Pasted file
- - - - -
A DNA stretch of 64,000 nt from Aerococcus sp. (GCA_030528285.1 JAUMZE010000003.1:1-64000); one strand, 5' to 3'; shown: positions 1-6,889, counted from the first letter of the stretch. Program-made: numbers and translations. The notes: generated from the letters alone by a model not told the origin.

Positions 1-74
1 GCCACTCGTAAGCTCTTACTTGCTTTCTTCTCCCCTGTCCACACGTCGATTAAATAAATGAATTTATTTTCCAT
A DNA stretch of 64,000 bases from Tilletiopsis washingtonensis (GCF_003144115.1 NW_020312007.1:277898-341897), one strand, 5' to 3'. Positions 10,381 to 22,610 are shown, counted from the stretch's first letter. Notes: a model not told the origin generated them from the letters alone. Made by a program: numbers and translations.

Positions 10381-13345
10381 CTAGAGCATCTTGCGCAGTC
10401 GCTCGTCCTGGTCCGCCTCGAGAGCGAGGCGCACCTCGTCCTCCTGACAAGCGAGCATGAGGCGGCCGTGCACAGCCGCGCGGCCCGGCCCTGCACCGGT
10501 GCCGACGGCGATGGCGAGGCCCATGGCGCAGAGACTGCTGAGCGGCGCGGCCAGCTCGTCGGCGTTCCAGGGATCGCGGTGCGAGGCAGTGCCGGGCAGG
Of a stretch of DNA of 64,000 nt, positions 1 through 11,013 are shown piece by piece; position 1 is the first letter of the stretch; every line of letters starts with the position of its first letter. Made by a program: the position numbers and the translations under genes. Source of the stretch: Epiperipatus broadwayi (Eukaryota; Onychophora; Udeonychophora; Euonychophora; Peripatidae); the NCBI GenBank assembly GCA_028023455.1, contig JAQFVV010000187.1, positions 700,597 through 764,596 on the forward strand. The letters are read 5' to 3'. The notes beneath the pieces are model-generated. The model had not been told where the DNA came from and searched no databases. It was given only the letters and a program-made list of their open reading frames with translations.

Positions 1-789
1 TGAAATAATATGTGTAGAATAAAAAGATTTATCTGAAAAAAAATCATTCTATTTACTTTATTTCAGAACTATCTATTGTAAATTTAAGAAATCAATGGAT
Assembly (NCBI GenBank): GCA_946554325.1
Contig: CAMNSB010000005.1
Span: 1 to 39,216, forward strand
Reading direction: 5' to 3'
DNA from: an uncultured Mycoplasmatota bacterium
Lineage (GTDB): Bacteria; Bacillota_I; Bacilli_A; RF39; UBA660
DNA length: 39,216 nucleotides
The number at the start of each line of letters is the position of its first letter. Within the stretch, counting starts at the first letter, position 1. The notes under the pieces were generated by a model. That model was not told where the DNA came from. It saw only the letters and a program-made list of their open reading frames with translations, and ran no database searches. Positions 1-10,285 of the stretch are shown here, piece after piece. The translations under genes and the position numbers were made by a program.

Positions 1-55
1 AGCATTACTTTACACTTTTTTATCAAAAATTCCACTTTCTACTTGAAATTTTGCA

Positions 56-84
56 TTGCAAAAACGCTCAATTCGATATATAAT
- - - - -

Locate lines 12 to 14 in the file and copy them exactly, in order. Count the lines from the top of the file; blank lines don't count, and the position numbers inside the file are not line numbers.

Assembly (NCBI GenBank): GCA_946554325.1
Contig: CAMNSB010000005.1
Span: 1 to 39,216, forward strand